FUNDING & POLICY
August 11, 2008
NSF funds solar fuels, solar
The National Science Foundation has
funded an international plastic solar cell project and awarded $1.2
million for four solar fuels projects.
Yang Yang of the University of California-Los Angeles received
$427,849 for the project International
Collaboration in Chemistry: Design, Synthesis and Application of New
Materials for High Performance Polymer Solar Cells. Yang's laboratory
and researchers at the Chinese Academy of sciences are collaborating
to develop plastic semiconductors optimized for solar cells.
Kimberly Gray and Michael Graham of Northwestern University
received $400,000 for the project
TiO2-based Nanocomposites for Solar Fuel Production: Engineering the
Solid-Solid Interface for Specialized Photocatalytic Function.
The project's aim is to develop titanium dioxide materials that use
sunlight to convert carbon dioxide to methane or methanol.
Sossina Haile of the California Institute of Technology received
$300,000 for the project Thermochemical
Production of Fuels: Solar Energy after Dark. The project's aim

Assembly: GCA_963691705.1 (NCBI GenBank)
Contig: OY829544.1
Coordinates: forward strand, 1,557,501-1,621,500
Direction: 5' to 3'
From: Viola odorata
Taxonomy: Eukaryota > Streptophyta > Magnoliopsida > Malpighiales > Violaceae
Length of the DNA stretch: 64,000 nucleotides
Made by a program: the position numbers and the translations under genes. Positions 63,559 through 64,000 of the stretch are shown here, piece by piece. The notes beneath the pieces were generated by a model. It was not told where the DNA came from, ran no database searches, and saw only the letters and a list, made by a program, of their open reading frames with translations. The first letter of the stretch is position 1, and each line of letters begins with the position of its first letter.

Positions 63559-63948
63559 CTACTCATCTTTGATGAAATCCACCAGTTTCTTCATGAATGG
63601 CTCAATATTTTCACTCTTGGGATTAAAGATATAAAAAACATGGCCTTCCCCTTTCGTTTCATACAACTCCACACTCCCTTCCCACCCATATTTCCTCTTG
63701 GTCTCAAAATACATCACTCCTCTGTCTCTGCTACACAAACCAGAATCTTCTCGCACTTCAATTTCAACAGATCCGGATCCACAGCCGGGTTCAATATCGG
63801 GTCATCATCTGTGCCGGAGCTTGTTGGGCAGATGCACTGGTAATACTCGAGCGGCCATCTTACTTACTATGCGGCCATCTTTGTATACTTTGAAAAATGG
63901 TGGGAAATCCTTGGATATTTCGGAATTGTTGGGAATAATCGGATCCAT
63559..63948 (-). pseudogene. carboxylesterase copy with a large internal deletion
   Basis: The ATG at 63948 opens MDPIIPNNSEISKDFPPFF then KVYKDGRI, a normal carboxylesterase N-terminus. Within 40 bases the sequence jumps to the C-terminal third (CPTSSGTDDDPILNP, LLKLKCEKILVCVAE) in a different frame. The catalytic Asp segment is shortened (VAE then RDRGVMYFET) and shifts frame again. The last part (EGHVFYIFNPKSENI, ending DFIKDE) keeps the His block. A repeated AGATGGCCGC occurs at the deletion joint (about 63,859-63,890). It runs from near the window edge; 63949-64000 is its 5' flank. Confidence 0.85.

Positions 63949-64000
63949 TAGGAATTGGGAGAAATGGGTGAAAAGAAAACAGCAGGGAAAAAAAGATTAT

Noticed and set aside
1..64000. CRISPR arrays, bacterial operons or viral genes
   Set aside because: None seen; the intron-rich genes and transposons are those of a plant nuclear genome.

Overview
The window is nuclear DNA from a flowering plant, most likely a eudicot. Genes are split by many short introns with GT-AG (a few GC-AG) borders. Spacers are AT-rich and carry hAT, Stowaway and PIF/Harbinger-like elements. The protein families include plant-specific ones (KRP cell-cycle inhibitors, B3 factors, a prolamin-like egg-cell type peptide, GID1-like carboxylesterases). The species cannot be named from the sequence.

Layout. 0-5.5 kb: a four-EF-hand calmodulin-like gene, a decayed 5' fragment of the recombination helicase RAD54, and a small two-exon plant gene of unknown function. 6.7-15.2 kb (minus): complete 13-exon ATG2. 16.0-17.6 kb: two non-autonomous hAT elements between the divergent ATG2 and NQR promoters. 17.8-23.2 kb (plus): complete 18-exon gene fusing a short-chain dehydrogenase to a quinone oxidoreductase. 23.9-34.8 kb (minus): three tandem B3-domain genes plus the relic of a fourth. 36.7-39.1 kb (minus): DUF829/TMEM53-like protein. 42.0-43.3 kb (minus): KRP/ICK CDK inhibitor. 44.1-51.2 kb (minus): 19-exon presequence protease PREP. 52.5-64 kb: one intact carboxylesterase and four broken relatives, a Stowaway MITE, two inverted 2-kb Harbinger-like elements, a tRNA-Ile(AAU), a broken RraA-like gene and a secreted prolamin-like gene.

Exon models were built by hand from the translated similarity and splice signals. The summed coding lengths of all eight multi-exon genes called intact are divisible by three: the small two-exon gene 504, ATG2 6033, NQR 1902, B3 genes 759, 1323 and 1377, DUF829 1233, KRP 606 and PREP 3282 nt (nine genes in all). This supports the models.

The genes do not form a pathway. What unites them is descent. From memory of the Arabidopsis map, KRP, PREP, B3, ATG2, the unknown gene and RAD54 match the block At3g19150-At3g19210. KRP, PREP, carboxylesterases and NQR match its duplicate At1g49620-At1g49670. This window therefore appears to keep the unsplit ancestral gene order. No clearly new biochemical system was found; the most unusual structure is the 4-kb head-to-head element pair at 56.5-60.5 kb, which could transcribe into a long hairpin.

is to develop ceria oxides that use the heat from concentrated sunlight
to generate hydrogen from water and methane and methanol from carbon
Frank Osterloh of the University of California-Davis received
$300,000 for the project Modular
Construction of Nanostructured Catalysts for Solar Hydrogen Generation
from Water. The project's aim is to develop one type of nanoparticles
that are optimized for light absorption, a second type of nanoparticles
that are optimized for water splitting, and combine them into a catalyst
that generates hydrogen from water using sunlight.
Thomas Jaramillo of Stanford University received $175,000
for the project BRIGE:
Nanostructured Transition Metal Dichalcogenides for the Solar Production
of Hydrogen. The project's aim is to develop layered semiconductor
materials engineered at the nanoscale that generate hydrogen from
water using sunlight.
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August 11/18, 2008
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